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Knew Blue

May 2020

Judaism and Jazz both serve as vehicles that drive us to a liminal state by putting us at time’s mercy in an attempt to cultivate the most awareness possible for the sake of infusing life with meaning.  Both traditions are built from a lineage of conversation and have shared and equal interest to create order, form, and ultimately pleasure as perceptions collide. This album contains expressions of my exploration of the intersection between Judaism and music as I attempt to discover and articulate: what makes music Jewish? 

“Where the Sun Rises”, is an original composition, a portrait piece of Jacqueline Kahanoff. Because this is a portrait piece, its understanding calls for greater narrative and context. Jacqueline Kahanoff was born in 1917 in Cairo to an Iraqi Jewish father and a Tunisian Jewish mother.  She was a radical thinker and essayist who criticized immigrant absorption and Zionist perspective in Israel. She considered these ideas in a style of writing that was unknown to Israel at the time in which she develops a narrative but leaves it open with many different escape routes. Her most well known cycle of essays is entitled, “The generation of Levantine”, written in 1959 in which she considers the notion of Levantism within the Israeli context. The fourth essay, the most famous essay, begins with traveling by train in Israel. The train is bustling with different characters, a clashing of different Jewish expressions and an exhibition of different essentialization of identities in a post WWII context. It is on this train that Jacqueline is misidentified as an Ashkenazi Jew. Due to her demeanor, she “passes”  and is seen as a member of the majority. My piece not only evokes the mad energy of a busy train, but also the internal discordance she feels.  This comment provokes her discussion not only about the relations between Ashkenazi and Mizhari Jews but also, more importantly, about an identity which occupies a third space, the Levatine Hybrid —as she is a woman of Mizrahi heritage placed in western culture. She saw a Levantine as one who is rooted in the Eastern corner of the Mediterranean and who bridges and arbitrates different influences and cultures within oneself. Levantism requires an open-mindedness influenced by 1,001 identities. She applied her aching vision for civilization to a nascent Israel which had the opportunity to create open society. To her despair and perplexity, each group encountered different Jews that disturbed each other and were made foreign to them.  She witnessed the sacrifices that Jews had to make to adopt an Israeli ethos and how the European Jews created a hierarchy of white superiority within a Jewish-Jewish symbiosis. Levantisim demands integrated life in which everyone feels comfortable and enriched by one another, a multiplicity that comes from the understanding that when you take time to learn and know someone else’s culture and language, you are forced to give up your dogma. She says, “people are like birds and each have their own song and God understands every one of them but everyone only understands one part of God. So it can’t be said that only Jews or Muslims or Christians are right but everyone should know what his own song is and try to understand the song of others.” Her ideas have still yet to fulfill their aspiration.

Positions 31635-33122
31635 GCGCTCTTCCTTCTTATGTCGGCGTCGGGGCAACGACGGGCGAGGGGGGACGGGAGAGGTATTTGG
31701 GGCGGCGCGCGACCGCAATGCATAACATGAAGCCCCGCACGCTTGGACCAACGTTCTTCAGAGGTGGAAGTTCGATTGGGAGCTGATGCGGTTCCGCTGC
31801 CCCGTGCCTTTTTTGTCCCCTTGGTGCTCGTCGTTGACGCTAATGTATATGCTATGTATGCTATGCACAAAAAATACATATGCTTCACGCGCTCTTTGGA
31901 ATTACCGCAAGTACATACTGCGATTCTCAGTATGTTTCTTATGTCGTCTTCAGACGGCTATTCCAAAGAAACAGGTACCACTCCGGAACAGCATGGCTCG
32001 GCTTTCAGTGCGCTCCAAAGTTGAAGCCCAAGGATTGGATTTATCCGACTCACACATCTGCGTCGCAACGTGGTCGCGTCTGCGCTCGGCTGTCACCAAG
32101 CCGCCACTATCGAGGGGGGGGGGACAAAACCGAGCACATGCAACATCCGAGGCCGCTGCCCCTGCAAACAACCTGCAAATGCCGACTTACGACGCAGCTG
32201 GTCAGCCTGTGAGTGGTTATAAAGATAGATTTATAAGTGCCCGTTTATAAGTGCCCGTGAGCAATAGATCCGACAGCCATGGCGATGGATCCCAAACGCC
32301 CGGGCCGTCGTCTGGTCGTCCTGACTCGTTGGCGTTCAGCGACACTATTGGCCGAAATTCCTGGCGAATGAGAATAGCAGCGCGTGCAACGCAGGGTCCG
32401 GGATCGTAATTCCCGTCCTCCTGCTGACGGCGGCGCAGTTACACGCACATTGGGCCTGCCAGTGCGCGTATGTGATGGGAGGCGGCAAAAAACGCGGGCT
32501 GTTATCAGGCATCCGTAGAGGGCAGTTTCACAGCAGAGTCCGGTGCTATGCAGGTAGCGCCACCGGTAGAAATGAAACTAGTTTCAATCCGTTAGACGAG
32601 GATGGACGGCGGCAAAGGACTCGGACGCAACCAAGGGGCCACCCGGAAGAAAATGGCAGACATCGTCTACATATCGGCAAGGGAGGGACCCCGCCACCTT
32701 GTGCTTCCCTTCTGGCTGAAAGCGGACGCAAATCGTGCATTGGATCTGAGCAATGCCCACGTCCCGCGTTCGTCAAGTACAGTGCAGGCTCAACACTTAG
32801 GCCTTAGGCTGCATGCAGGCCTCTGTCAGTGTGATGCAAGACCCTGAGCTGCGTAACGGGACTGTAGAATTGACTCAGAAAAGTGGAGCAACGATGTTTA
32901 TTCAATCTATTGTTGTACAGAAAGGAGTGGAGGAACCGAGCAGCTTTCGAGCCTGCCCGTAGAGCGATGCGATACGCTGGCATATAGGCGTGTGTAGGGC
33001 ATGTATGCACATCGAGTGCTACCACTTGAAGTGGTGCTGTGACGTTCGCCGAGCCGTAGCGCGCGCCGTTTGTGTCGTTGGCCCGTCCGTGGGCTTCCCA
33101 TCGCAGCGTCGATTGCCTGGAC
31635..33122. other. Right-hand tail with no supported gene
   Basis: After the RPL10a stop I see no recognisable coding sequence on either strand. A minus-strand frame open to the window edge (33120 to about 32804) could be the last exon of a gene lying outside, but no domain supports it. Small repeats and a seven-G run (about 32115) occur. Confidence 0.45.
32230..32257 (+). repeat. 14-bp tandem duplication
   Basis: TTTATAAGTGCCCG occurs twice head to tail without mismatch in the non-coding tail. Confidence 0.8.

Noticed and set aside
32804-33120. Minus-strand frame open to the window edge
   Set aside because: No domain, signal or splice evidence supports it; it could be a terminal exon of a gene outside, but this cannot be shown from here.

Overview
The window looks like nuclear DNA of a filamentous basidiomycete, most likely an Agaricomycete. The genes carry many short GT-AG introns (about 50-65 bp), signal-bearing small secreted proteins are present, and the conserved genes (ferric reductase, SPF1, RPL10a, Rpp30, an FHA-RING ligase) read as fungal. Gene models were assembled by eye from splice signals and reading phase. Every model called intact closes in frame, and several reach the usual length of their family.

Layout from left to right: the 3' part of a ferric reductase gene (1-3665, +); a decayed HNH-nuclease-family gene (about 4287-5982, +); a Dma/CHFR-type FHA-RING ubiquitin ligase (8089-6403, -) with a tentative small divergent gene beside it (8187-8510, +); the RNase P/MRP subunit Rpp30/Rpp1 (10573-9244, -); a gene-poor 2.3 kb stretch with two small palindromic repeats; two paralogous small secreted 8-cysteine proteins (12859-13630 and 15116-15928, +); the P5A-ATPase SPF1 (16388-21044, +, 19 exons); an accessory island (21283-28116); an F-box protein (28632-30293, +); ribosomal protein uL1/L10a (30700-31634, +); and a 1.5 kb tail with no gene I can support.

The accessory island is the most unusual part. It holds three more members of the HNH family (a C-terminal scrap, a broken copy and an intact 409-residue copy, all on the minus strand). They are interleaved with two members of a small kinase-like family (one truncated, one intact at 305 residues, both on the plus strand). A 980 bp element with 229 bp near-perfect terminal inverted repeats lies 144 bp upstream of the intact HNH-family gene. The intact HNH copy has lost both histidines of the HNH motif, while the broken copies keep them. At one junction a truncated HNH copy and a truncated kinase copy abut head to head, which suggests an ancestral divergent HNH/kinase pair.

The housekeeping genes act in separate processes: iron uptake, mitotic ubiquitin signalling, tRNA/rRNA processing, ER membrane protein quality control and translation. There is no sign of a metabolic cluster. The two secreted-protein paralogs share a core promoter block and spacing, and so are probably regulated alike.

“Shabbat's Delight”, is also an original composition and my interpretation of a niggun. It celebrates the temporal sanctuary that is Shabbat that seeks to preserve human life. Shabbat is a window into the infinite, where rest and holiness are of the world to come. This piece is my praise of the seventh day. The style, repetitive nature, and vocal qualities of the piece aim to challenge the musician as well as the listener with time as well as teach them to revel and learn from it. 

The third piece is my arrangement of Oy Chanukah. I prepared this arrangement for Northwestern University Jazz Orchestra’s Holiday Concert. It is my piece that made this concert a holiday concert as opposed to a Christmas Concert, the University’s objective. I think it is very important to continue to interact with Jewish music that is familiar to us and give it new life because these melodies are fun, relevant and carry a lot of tradition. One of my aims is to create a catalogue of Jewish music that can be adapted to different and contemporary contexts.

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